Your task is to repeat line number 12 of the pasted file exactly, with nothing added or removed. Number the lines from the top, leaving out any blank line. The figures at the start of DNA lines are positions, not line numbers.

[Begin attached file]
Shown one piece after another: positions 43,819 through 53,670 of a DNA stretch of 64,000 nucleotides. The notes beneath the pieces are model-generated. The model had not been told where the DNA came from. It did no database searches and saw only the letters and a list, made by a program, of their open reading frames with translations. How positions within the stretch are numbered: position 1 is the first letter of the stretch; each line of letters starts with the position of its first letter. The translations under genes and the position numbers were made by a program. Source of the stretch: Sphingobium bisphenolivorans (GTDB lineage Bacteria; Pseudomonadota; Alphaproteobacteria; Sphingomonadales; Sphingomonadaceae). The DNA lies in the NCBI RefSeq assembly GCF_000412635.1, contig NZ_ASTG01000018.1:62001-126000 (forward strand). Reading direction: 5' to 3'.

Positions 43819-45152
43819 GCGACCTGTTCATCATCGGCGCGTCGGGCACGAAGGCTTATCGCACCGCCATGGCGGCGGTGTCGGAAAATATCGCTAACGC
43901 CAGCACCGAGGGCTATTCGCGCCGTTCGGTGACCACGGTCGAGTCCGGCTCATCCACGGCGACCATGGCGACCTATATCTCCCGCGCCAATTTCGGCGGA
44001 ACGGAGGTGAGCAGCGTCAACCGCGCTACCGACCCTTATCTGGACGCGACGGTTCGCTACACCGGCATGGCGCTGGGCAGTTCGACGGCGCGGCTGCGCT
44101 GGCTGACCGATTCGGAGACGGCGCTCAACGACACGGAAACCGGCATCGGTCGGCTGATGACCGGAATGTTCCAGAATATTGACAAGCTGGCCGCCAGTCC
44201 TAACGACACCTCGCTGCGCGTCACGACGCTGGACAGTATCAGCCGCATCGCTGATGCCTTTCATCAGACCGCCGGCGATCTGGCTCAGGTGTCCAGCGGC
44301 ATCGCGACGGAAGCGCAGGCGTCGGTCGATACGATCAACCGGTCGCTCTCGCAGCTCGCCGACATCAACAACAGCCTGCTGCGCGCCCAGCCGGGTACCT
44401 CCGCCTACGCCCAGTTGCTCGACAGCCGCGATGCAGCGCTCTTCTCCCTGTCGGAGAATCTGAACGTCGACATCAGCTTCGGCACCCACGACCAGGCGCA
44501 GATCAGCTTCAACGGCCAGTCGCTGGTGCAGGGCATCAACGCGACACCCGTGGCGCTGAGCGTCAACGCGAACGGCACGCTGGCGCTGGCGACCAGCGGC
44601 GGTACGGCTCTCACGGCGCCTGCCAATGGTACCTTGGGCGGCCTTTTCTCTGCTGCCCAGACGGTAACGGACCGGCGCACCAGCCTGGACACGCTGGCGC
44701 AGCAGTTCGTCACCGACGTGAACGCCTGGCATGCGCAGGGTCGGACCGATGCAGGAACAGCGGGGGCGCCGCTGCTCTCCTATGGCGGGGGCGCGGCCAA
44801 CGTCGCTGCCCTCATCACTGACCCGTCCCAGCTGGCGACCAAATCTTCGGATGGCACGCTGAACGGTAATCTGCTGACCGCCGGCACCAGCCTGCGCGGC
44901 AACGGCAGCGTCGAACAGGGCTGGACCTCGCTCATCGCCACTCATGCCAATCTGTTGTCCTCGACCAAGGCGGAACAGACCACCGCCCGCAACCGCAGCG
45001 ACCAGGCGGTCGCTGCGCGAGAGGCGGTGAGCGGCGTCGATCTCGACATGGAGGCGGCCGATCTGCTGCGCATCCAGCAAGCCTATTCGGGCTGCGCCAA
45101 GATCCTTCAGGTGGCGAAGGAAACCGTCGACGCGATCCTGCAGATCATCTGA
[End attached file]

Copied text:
44701 AGCAGTTCGTCACCGACGTGAACGCCTGGCATGCGCAGGGTCGGACCGATGCAGGAACAGCGGGGGCGCCGCTGCTCTCCTATGGCGGGGGCGCGGCCAA